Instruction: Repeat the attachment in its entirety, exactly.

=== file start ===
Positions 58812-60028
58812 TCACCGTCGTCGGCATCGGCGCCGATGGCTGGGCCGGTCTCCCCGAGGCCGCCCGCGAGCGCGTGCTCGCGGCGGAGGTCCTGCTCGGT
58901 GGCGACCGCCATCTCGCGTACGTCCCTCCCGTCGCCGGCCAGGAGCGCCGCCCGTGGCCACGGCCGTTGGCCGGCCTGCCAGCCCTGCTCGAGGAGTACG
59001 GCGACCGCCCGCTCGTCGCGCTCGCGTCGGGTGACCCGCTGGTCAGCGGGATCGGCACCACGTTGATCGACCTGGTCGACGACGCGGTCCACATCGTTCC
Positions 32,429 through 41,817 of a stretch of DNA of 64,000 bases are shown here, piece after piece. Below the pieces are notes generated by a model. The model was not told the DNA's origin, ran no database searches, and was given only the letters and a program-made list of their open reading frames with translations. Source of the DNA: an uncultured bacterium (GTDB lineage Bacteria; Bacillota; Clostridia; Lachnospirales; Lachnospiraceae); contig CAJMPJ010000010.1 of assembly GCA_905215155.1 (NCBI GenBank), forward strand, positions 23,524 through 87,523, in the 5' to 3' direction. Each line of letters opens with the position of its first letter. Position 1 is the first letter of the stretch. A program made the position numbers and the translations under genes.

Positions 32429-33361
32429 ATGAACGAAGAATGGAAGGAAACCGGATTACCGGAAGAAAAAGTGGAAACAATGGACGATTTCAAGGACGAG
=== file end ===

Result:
Positions 58812-60028
58812 TCACCGTCGTCGGCATCGGCGCCGATGGCTGGGCCGGTCTCCCCGAGGCCGCCCGCGAGCGCGTGCTCGCGGCGGAGGTCCTGCTCGGT
58901 GGCGACCGCCATCTCGCGTACGTCCCTCCCGTCGCCGGCCAGGAGCGCCGCCCGTGGCCACGGCCGTTGGCCGGCCTGCCAGCCCTGCTCGAGGAGTACG
59001 GCGACCGCCCGCTCGTCGCGCTCGCGTCGGGTGACCCGCTGGTCAGCGGGATCGGCACCACGTTGATCGACCTGGTCGACGACGCGGTCCACATCGTTCC
Positions 32,429 through 41,817 of a stretch of DNA of 64,000 bases are shown here, piece after piece. Below the pieces are notes generated by a model. The model was not told the DNA's origin, ran no database searches, and was given only the letters and a program-made list of their open reading frames with translations. Source of the DNA: an uncultured bacterium (GTDB lineage Bacteria; Bacillota; Clostridia; Lachnospirales; Lachnospiraceae); contig CAJMPJ010000010.1 of assembly GCA_905215155.1 (NCBI GenBank), forward strand, positions 23,524 through 87,523, in the 5' to 3' direction. Each line of letters opens with the position of its first letter. Position 1 is the first letter of the stretch. A program made the position numbers and the translations under genes.

Positions 32429-33361
32429 ATGAACGAAGAATGGAAGGAAACCGGATTACCGGAAGAAAAAGTGGAAACAATGGACGATTTCAAGGACGAG